I’ll end with a nice story: an older gentleman once approached me about nursing in shul. I braced myself for criticism, but he told me how wonderful he thought it was.

  6. I have never understood the fighting over nursing. It just doesn’t make sense to me.

  7. Oh, I did let it get to me, very much. I had to work hard to achieve the attitude I wanted and to give the answers I felt were effective. Good lesson for life, though.

  8. I once nursed my oldest daughter in shul while saying Kaddish for my brother. That was the same child my brother never knew I was expecting (he passed away before I could tell him). That was the same child where we found out that not only was she still alive, but was a twin (via a very early u/s because of spotting) on the same day my brother passed away. Nurturing that child while remembering my brother and his passing was one of the most moving experiences in my life. No one had any idea what I was doing. I’m SO very glad no one made an negative comments.
    It was already such a hassle to try to get to services. I only made a point of it because it was my brother’s Yarzeit. My husband was deployed at the time and I had to find a way to juggle twin babies. If someone had insisted I step out before I got to say Kaddish or if someone had tried to shame me into leaving on my own, I would have been beyond crushed.

  9. There are so many instances of unacceptable behavior in Batei Knesset, I just can’t understand the fuss over nursing b’tzniut, especially in a room outside the main sanctuary.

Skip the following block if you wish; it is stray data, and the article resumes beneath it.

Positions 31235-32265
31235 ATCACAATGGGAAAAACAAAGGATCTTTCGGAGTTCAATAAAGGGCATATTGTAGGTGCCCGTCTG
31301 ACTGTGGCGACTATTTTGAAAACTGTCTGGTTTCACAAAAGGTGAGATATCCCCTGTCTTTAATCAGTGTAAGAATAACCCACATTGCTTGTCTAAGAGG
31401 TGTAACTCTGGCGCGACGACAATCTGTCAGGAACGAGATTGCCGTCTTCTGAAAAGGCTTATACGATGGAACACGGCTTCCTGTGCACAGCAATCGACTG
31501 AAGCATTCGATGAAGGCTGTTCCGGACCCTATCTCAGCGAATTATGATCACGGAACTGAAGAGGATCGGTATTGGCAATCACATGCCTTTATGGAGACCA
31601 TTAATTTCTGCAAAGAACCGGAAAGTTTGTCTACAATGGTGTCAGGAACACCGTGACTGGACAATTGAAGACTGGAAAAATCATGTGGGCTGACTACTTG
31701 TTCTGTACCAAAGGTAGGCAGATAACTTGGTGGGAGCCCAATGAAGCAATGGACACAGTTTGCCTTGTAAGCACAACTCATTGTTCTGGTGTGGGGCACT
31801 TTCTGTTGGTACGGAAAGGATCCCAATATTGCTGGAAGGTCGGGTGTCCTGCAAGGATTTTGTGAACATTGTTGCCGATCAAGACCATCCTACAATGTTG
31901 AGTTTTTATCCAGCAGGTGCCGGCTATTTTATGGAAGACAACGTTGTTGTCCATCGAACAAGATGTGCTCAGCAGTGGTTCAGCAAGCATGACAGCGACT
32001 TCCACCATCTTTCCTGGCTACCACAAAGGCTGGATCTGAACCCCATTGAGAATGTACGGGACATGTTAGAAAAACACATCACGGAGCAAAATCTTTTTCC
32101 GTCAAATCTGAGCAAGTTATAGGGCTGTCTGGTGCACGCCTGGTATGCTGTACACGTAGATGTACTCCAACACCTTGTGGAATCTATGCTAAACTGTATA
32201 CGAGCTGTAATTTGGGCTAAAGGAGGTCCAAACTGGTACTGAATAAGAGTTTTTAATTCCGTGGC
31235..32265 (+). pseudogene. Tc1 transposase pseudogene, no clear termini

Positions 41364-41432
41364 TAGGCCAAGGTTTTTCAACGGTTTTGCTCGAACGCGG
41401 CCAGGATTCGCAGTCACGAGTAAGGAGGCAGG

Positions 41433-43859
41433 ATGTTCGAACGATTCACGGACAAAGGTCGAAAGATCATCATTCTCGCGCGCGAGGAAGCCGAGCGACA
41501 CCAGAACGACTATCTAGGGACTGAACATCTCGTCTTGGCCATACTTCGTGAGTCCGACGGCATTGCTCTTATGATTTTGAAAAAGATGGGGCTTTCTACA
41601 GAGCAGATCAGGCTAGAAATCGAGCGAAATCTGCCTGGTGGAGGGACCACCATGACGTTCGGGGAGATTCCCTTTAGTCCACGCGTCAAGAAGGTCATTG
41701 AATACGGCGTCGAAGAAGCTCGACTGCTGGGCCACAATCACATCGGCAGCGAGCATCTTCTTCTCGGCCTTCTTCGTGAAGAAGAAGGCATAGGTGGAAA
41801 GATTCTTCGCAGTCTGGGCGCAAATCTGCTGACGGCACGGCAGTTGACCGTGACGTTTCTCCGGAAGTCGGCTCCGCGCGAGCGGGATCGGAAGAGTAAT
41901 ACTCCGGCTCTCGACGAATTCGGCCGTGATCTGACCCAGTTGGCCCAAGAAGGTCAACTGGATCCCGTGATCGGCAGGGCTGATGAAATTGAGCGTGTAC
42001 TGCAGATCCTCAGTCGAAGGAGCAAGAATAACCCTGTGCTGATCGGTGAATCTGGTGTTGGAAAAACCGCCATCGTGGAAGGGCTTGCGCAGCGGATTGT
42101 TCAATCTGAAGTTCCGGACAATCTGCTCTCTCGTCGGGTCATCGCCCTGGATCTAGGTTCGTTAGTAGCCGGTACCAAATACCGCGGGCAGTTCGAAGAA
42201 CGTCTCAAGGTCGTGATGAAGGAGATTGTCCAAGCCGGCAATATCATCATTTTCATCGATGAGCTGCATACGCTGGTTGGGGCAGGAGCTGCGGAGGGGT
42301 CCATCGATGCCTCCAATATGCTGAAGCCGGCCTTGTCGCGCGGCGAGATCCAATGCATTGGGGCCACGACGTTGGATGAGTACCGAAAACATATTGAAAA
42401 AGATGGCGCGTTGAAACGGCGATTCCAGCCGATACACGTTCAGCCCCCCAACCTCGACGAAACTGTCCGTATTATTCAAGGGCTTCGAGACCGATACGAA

10. My particular mix of ages and stages this year has me at home rather than in shul, but I am following this discussion wholeheartedly.
    At least there’s nobody to pass judgement on me (ironic during the season of Yom HaDin) when I’m nursing while davening at home with the kids, playing with them, and occasionally refereeing!

  11. Hi Reiza–thanks for sharing your story. I like your blog,

  12. RR–I see I convinced you đŸ™‚

  13. mama o'matrices says

    M.i.I, I’m with you. I think there’s a lot we can do as a community to accomodate the families that we encourage. A few shabbatot ago, I was reading a quiet story to my kids while the Man did some leining. (Note: at this shul, it’s not uncommon to see a man leining/leading davening with a toddler/baby in his arms, or have a toddler pull a chair up and sit/stand next to the father. It’s that kind of shul – for now.)
    A couple of pages into the book, I realized that my audience had doubled, and I ended up with a whole crew of kids. I kept them quiet and occupied for maybe 15 minutes, and then they moved on to the next parent who had something interesting and quiet to do.
    What I liked was that only a couple of people felt their personal davening took priority over the kehila as a whole. So, whenever you were on point, you spent some time engaging the kids quietly so that everyone else could enjoy the calm.
    That feels like a community to me. Admittedly, it feels like a small one, which has it’s own minuses, but at least there’s more positive than self-righteous energy going on.
    (do I sound self-satisfied? I’m a little smug, I admit it. I’d be smugger if the kehilla was larger/more stable…then I’d be insufferable.)

  14. Having nursed all my kids in shul (through preschoolerhood) am always infuriated by the ignorant folks who insist it’s not allowed.
    For the record, not only are women allowed to pray while nursing, but men are also allowed to daven in a room where a woman is nursing.
    Kol ha’kavod to your blog. So glad to have found it …